Five skin conditions associated with coronavirus, according to dermatologists

According to a new study carried out in Spain and published in the British Journal of Dermatology, five skin conditions can be linked to coronavirus.

five skin conditions associated with coronavirus

According to a new study carried out in Spain and published in the British Journal of Dermatology, five skin conditions can be linked to coronavirus.

Spanish dermatologists in the Spanish Academy of Dermatology were asked to help identify patients who had an unexplained skin “eruption” in the last two weeks and those who had suspected or confirmed coronavirus.

In order to do this, patients were given a standardised questionnaire and photos were taken of skin conditions.

However, the British Association of Dermatologists is urging the public not to self diagnose coronavirus based on skin symptoms.

‘There have been a variety of skin conditions which have been evident in covid-19 patients,’ says Lucy Xu, lead skin specialist and founder of London Premier Laser Skin Clinics. ‘However, it’s hard to say whether these are directly related to the virus or infection.’

But these key types of skin changes have been found in a number of patients:

1. Vesicular eruptions (itchy blisters)


Itchy blisters look a lot like chickenpox, pictured | Alamy

‘Itchy blisters are one skin condition to look out for, these have been described by doctors as small red blisters, similar looking to cold sores which you may see in conditions such as herpes or chicken pox, however it has been noted that these are more common in older patients,’ says Lucy.

These are caused by inflamed blood vessels in the skin, and are ‘characterised by purple or red lesions and some cases, swelling. These can usually be found on the lower body,’ says Emma Coleman, dermatology and aesthetic registered general nurse (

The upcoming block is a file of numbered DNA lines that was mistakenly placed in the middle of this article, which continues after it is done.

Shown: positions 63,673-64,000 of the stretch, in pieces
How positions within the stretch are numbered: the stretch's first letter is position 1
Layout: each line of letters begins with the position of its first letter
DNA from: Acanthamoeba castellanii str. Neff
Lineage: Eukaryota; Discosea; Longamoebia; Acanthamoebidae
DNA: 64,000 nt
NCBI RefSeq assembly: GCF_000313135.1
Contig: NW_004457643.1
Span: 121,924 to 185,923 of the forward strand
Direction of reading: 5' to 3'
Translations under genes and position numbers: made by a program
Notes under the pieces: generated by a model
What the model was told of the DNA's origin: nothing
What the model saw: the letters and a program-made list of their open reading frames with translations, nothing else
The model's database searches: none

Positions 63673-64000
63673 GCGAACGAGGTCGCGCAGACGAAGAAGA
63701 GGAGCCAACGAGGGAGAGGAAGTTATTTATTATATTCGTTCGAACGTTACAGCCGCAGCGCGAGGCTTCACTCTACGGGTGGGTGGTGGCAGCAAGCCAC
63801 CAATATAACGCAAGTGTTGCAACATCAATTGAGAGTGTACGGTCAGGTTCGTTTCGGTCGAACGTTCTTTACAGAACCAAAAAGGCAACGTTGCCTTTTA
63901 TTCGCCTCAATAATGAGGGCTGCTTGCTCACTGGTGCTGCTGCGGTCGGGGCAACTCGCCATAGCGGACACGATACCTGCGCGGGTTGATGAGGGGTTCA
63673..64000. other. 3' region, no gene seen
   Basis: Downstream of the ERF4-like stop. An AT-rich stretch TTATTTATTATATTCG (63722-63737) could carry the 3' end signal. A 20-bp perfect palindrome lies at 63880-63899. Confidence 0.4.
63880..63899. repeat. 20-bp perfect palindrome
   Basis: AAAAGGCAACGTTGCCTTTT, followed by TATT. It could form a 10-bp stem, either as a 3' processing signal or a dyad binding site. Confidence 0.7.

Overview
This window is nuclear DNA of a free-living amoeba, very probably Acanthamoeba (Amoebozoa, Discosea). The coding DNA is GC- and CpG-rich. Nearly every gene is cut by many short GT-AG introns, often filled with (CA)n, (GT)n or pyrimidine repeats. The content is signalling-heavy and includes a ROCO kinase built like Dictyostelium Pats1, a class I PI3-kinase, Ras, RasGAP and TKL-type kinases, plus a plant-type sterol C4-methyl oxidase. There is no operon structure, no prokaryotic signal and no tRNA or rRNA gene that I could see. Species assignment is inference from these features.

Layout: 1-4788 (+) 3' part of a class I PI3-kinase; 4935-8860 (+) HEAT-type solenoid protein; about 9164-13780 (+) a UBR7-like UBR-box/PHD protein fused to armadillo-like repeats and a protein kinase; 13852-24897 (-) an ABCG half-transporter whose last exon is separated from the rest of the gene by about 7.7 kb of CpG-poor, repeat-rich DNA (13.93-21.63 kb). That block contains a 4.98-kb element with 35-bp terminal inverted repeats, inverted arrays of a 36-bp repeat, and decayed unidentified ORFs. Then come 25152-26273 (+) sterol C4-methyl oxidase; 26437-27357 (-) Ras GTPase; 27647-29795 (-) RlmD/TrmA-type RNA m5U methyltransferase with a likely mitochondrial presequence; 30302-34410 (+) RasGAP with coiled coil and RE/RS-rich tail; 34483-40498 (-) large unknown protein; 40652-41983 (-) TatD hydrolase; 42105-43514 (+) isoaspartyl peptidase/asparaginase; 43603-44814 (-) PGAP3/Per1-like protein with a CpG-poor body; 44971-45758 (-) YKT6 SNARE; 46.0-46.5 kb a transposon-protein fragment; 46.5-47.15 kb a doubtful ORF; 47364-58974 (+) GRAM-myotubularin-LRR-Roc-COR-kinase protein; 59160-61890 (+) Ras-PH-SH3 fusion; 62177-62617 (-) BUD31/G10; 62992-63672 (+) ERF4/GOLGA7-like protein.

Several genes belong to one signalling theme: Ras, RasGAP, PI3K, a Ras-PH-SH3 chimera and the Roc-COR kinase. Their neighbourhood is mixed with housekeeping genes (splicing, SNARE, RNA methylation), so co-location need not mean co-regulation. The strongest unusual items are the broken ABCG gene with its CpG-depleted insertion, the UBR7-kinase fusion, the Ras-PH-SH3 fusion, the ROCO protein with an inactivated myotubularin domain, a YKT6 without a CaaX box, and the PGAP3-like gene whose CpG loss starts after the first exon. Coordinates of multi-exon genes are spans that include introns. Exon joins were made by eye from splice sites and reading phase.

In the study, this condition was found in 9 per cent of cases, with outbreaks lasting an average of 10.4 days. They also commonly appeared prior to other symptoms and were linked to an intermediate severity of the disease.

READ MORE: Have you had coronavirus? 8 signs that you may have already caught it

2. Urticarial lesions


Nettle rash | Alamy

The study also found identified in 19 per cent of cases, “urticarial lesions”. These consist of pink or white raised areas of skin resembling a nettle rash and are also known as wheals. These are usually itchy and can be spread across the body and, in some cases, may also spread to the palms of hands.

3. Maculopapules


Pityriasis Rosea | Alamy

Found in 47 per cent of cases, maculopapues are characterised by ‘bumps which are small either raised or flat areas of skin that may look similar to the skin condition, Pityriasis Rosea,' says Lucy.'This skin condition has been found in a number of covid-19 patients and is a tell-tale sign you may be infected with the virus.’

Urticarial injuries lasted an average of 6.8 days, whilst a maculopapuar condition lasted a couple more.

4. Livedo or necrosis


Livedo | Alamy

‘This is caused by reduced oxygen supply to the skin, often affecting the trunk, buttocks and legs,’ says Emma. It has a blotchy red or blue appearance with a net-like pattern. The study said patients showed different degrees of lesions pointing to “occlusive vascular disease”, where a narrowing or blocking of arteries occurs, limiting blood flow to certain areas of the body.

This was found in 6 percent of cases and was linked to older patients experiencing severe cases of covid-19.

5. Chilblain-like symptoms


Chilblains | Alamy

In 19 per cent of cases, the study identified chilblain-like symptoms. 'These affect the hands and feet and may be similar in appearance to the small itchy swellings of chilblains,' says Lucy. 'This type of condition often shows small red or sometimes purple spots which are caused by bleeding under the skin and are usually scattered on the skin.'

If you notice any of these skin conditions, consult a doctor before diagnosing yourself with covid-19.

Rose Goodman

Rose Goodman joined Future Publishing in 2020 and writes across, Woman & Home, Woman, Chat and Woman’s Own magazines. Prior to pursuing her career as a writer, Rose obtained a degree in psychology and went on to work in adult mental health for five years at Addenbrooke’s Hospital, Cambridge, specialising in eating disorders. She is fully trained in first aid, medical emergency response and motivational interviewing – a directive, patient-style counselling approach to address ambivalence in recovery. She graduated with a MA in creative writing from the University of Brighton in 2017. In her spare time she enjoys writing poetry and attending literary events, and offers weekly support to those living with homelessness. Rose has a passion for raising awareness around mental illness and the importance of prioritising our wellbeing.